Recurrence of pre-eclampsia across generations: exploring fetal and maternal genetic components in a population based cohortBMJ 2005; 331 doi: https://doi.org/10.1136/bmj.38555.462685.8F (Published 13 October 2005) Cite this as: BMJ 2005;331:877
- Rolv Skjærven, professor ()A1,
- Lars J Vatten, professor2,
- Allen J Wilcox3,
- Thorbjørn Rønning, statistician4,
- Lorentz M Irgens, professor5,
- Rolv Terje Lie, professor1
- 1Section for Epidemiology and Medical Statistics, Department of Public Health and Primary Health Care, University of Bergen, Norway
- 2Norwegian University of Science and Technology, Faculty of Medicine, Trondheim, Norway
- 3National Institute of Environmental Health Sciences, Research Triangle Park, NC, USA
- 4Division of Genes and Environment, Norwegian Institute of Public Health, Oslo, Norway
- 5Medical Birth Registry of Norway, Norwegian Institute of Public Health, Bergen, Norway
- Correspondence to: R Skjærven
- Accepted 5 July 2005
Abstract Objectives To assess the impact on risk of pre-eclampsia of genes that work through the mother, and genes of paternal origin that work through the fetus.
Design Population based cohort study.
Setting Registry data from Norway.
Participants Linked generational data from the medical birth registry of Norway (1967-2003): 438 597 mother-offspring units and 286 945 father-offspring units.
Main outcome measures Pre-eclampsia in the second generation.
Results The daughters of women who had pre-eclampsia during pregnancy had more than twice the risk of pre-eclampsia themselves (odds ratio 2.2, 95% confidence interval 2.0 to 2.4) compared with other women. Men born after a pregnancy complicated by pre-eclampsia had a moderately increased risk of fathering a pre-eclamptic pregnancy (1.5, 1.3 to 1.7). Sisters of affected men or women, who were themselves born after pregnancies not complicated by pre-eclampsia, also had an increased risk (2.0, 1.7 to 2.3). Women and men born after pre-eclamptic pregnancies were more likely to trigger severe pre-eclampsia in their own (or their partner's) pregnancy (3.0, 2.4 to 3.7, for mothers and 1.9, 1.4 to 2.5, for fathers).
Conclusions Maternal genes and fetal genes from either the mother or father may trigger pre-eclampsia. The maternal association is stronger than the fetal association. The familial association predicts more severe pre-eclampsia.
The heritable aspects of pre-eclampsia, which occurs in 3-5% of pregnancies, are complex.1 The first pattern to be identified was the tendency for the risk of pre-eclampsia to be passed from mother to daughter. Specifically, women who were born after a pregnancy affected by pre-eclampsia are themselves at increased risk of pre-eclampsia in their own pregnancies.2–4 This risk could reflect at least two genetic pathways: transmission to the daughter of genes that enhance maternal susceptibility to pre-eclampsia, or transmission from the daughter to her fetus of fetal genes that are capable of triggering pre-eclampsia.
Recent studies have shown that an increased risk of pre-eclampsia could also be transmitted through the father. One study showed that men who had fathered a pre-eclamptic pregnancy in one woman had an increased risk of fathering a pre-eclamptic pregnancy in another woman.5 In another study, men who themselves were born after a pre-eclamptic pregnancy conveyed an increased risk of pre-eclampsia in pregnancies they subsequently fathered.6 These findings support the hypothesis that the father's genes can be passed to the fetus and increase the risk of pre-eclampsia.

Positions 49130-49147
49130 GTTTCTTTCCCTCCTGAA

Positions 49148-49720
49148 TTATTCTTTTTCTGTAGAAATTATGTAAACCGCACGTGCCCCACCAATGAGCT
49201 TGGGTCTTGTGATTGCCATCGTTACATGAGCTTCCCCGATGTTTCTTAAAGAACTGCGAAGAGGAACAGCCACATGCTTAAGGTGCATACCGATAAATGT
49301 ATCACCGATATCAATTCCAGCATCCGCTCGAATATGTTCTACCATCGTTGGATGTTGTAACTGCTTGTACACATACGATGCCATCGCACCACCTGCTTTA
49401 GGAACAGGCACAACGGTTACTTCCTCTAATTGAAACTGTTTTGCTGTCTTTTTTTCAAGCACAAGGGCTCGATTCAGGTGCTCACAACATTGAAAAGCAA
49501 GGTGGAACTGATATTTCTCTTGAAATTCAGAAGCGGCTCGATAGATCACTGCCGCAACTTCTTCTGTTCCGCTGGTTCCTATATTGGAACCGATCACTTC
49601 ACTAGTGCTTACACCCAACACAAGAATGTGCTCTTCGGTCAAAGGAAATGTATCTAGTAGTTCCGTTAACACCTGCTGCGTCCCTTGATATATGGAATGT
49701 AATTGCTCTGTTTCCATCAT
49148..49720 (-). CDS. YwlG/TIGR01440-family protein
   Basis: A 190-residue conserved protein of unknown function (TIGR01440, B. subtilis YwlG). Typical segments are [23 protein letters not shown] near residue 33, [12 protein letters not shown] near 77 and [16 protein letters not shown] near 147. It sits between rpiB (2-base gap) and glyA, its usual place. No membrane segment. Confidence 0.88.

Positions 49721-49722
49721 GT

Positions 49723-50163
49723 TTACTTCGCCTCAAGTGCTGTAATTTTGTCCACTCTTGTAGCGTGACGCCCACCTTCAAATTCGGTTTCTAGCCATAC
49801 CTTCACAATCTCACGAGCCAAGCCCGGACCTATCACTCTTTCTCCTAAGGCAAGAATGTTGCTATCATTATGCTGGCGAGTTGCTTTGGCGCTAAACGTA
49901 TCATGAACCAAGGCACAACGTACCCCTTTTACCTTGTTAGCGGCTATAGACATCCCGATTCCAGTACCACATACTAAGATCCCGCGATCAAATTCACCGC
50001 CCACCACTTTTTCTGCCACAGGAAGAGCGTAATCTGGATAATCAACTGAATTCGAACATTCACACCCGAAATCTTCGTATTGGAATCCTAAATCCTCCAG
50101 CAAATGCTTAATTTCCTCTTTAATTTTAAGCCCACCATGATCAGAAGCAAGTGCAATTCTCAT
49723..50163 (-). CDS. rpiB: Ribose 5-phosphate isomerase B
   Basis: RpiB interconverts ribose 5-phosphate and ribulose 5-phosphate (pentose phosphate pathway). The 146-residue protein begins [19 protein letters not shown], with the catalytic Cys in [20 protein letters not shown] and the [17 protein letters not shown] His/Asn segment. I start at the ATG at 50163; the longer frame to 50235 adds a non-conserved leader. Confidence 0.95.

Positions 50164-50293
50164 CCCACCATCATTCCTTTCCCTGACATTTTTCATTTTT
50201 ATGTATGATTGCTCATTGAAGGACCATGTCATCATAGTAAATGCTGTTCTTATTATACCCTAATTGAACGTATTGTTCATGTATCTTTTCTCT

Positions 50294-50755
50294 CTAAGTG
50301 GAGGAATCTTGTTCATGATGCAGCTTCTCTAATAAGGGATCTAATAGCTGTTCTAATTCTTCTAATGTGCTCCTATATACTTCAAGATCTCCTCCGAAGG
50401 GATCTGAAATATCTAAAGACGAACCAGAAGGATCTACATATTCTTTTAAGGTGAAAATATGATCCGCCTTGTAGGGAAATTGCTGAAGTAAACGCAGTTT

We explored these two pathways of genetic transmission of risk of pre-eclampsia using linked birth data between family members as recorded in the medical birth registry of Norway.
Population based generational data
We used data from the medical birth registry of Norway, a population based registry of all births in Norway since 1967 (more than 2.2 million births).7 Up to 2003, 238 617 women born in Norway in 1967 or later (and therefore registered in the medical birth registry) had given birth to 438 597 singleton infants. Similarly, 158 340 men born in 1967 or later had fathered 286 945 singleton infants. The number of mothers is considerably higher because mothers are generally younger than fathers and 4.4% of fathers were unknown and could not be identified. Fifty eight per cent of the mothers were born during 1967-71 and 89% during 1967-76. For the fathers the figures were 65% and 94%, respectively.
We used these data to study whether women and men who themselves were born after a pregnancy complicated by pre-eclampsia have a higher risk of parenting a pre-eclamptic pregnancy, compared with those who had no family history of pre-eclampsia. We estimated risk related to their first pregnancy or to the second pregnancy if pre-eclampsia had not occurred in the first pregnancy.
We also assessed the risk of pre-eclampsia in any siblings who were born after an unaffected pregnancy to study whether such offspring with a family history of pre-eclampsia could none the less pass on an increased risk to the next generation. We identified families with at least two siblings (male or female) born since 1967 who later became parents. We identified 105 525 pairs of siblings (45.6% of these were first and second births), and then excluded the 185 pairs where both siblings from the first generation were born after a pregnancy complicated by pre-eclampsia.
Definition of pre-eclampsia
We included pregnancies with a specified diagnosis of pre-eclampsia and pregnancies with a combination of pregnancy induced hypertension and proteinuria. Obstetric guidelines in Norway define pre-eclampsia as an increase in blood pressure to at least 140/90 mm Hg after the 20th week of gestation.8 9 Compared with measures before the 20th week, either the diastolic blood pressure has to be at least 15 mm Hg higher or the systolic blood pressure has to be at least 30 mm Hg higher. Proteinuria (protein excretion at least 0.3 g per 24 hours) also has to be present. We further divided pre-eclampsia according to gestational age at delivery, as either term (37-42 weeks) or preterm (before 37 weeks) pre-eclampsia.